problems at ages 11 and 16 (Hay et al., 2001). In the other British study, which sampled from a more middle-income population, postnatal depression exposure was associated with subsequent behavior problems (at age 5) and symptoms of hyperactivity and conduct disorder (at age 8) (Morrell and Murray, 2003). However, later follow-ups revealed that both postnatal depression and later episodes of depression in mothers predicted depression in the children at age 13, although anxiety was best predicted by postpartum exposure alone (Halligan et al., 2007).

Others concluded that postpartum depression does not predict later functioning in children, but that it is later exposures that matter. For example, in a large study of predominantly low-income Australian mothers and their children, mothers’ recent depressive symptoms were associated with their 5-year-old children’s socioemotional problems, whereas their postpartum depression levels were not (Brennan et al., 2000).

Other support for the conclusion that postpartum depression combined with later exposures is what matters for children comes from another British study, in which only postpartum depression that continued was associated with children’s behavior problems at age 15 months (Cornish et al., 2006) and age 4 years as reported by mothers, fathers, and teachers (Trapolini, McMahon, and Ungerer, 2007).

Persistence of Problems Following Recovery or Remission

Among studies that did not explicitly examine treatment for depression in the parents, the small longitudinal literature reveals that, for the most part, children’s problems persist despite the mothers’ remission or recovery from depression. Typical of these studies are two that focused on children of preschool age through adolescence. Children of depressed parents continued to be at risk for psychological problems despite reductions in parents’ depressive symptoms (Billings and Moos, 1985; Lee and Gotlib, 1991; Timko et al., 2002). Most of the longitudinal studies of infants and toddlers have drawn similar conclusions, that is, children of the recovered mothers showed fewer disturbances than the children of unrecovered mothers but greater disturbances than the children of control mothers who had never been depressed (Cox et al., 1987; Ghodsian, Zayicek, and Wolkind, 1984). Similarly, in a follow-up of low-income children ages 18 months to 4–6 years, Alpern and Lyons-Ruth (1993) showed that both the group of children whose mothers exceeded the clinical cutoff score on a depression rating scale at both times and the group whose mothers were previously but not currently depressed had more behavior problems than the children with never-depressed mothers.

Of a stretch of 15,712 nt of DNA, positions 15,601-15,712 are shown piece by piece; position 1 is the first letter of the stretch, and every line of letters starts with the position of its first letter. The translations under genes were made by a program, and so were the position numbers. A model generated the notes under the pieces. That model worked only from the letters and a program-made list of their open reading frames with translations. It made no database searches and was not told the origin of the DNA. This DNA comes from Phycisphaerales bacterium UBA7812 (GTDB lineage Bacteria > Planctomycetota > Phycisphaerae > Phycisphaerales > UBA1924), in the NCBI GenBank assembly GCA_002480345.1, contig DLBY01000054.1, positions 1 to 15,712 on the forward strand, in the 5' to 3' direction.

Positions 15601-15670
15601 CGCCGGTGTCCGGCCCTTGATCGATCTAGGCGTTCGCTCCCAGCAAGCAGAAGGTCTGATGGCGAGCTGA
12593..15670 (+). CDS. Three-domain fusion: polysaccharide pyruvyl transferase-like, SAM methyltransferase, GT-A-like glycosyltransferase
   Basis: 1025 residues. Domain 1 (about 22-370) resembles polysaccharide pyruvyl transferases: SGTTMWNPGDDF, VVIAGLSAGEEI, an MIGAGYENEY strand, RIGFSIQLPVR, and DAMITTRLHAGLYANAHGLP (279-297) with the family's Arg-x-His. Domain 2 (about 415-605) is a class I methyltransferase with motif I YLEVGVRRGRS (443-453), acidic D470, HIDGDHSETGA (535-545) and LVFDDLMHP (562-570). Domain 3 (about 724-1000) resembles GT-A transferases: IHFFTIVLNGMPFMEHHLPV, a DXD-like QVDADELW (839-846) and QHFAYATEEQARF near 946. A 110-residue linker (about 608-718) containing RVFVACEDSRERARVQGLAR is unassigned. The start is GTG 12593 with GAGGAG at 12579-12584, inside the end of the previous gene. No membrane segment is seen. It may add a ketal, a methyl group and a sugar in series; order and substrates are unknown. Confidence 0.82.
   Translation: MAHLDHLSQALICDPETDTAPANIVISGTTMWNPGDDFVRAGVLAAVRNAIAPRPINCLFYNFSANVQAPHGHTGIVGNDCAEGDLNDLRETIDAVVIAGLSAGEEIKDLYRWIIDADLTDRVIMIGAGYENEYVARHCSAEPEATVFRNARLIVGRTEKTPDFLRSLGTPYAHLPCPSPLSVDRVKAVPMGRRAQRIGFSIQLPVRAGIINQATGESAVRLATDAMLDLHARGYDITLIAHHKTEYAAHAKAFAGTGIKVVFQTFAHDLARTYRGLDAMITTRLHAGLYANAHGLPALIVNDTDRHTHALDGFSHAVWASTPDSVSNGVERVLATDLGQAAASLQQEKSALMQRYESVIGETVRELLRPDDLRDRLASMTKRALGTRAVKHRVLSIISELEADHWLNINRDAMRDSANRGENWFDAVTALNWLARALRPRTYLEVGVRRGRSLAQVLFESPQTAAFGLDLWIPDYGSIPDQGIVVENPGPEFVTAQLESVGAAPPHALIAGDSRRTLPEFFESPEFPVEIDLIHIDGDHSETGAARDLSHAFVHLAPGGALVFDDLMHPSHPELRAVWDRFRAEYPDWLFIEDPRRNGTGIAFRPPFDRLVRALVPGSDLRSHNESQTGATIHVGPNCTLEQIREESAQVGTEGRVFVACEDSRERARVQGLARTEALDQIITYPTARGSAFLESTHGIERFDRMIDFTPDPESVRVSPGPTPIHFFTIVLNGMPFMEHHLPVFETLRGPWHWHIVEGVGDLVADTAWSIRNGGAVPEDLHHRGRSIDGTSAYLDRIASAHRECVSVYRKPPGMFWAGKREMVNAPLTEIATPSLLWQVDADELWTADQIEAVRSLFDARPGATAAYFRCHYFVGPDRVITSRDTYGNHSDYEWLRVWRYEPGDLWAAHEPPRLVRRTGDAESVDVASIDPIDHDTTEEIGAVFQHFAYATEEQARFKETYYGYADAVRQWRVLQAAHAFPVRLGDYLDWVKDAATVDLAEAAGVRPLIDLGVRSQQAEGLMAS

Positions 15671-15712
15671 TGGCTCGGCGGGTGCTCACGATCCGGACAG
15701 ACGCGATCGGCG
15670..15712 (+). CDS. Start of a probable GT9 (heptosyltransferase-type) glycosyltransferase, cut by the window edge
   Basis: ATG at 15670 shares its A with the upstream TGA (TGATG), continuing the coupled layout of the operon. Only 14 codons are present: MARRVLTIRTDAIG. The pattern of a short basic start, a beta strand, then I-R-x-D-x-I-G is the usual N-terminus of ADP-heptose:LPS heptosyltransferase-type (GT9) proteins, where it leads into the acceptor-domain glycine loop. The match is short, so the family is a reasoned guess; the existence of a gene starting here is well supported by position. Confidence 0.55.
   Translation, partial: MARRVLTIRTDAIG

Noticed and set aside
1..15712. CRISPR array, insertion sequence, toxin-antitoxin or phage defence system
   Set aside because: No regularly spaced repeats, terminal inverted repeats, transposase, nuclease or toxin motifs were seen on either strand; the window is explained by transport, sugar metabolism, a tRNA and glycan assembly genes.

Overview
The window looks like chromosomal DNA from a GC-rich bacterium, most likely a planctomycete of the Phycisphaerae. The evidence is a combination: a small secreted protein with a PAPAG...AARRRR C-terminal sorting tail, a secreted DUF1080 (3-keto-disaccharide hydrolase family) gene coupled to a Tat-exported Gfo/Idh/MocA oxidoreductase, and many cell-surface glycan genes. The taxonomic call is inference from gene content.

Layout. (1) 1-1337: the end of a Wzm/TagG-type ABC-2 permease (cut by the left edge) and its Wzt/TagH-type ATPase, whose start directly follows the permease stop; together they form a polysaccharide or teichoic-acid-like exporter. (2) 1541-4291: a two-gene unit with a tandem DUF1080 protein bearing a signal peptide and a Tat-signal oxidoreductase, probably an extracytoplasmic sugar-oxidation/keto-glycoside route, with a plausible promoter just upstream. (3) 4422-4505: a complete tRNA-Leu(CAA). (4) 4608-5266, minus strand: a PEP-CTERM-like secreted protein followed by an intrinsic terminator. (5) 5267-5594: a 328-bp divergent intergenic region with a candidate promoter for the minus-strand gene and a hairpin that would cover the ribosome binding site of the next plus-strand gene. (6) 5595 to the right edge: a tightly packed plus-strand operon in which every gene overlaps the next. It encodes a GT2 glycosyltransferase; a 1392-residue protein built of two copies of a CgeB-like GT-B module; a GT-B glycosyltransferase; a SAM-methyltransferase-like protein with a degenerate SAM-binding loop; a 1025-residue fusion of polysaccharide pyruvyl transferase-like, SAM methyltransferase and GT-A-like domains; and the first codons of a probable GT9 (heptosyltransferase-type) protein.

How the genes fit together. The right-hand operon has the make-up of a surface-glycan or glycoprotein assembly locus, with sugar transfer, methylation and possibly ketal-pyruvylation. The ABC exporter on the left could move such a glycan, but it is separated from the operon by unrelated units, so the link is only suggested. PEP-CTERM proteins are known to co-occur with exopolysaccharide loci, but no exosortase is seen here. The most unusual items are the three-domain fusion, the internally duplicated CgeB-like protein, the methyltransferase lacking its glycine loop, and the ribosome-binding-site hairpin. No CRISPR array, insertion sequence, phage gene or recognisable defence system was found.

Maternal depression during the first postpartum year predicted lower cognitive ability at age 4 years regardless of the mother’s depression status



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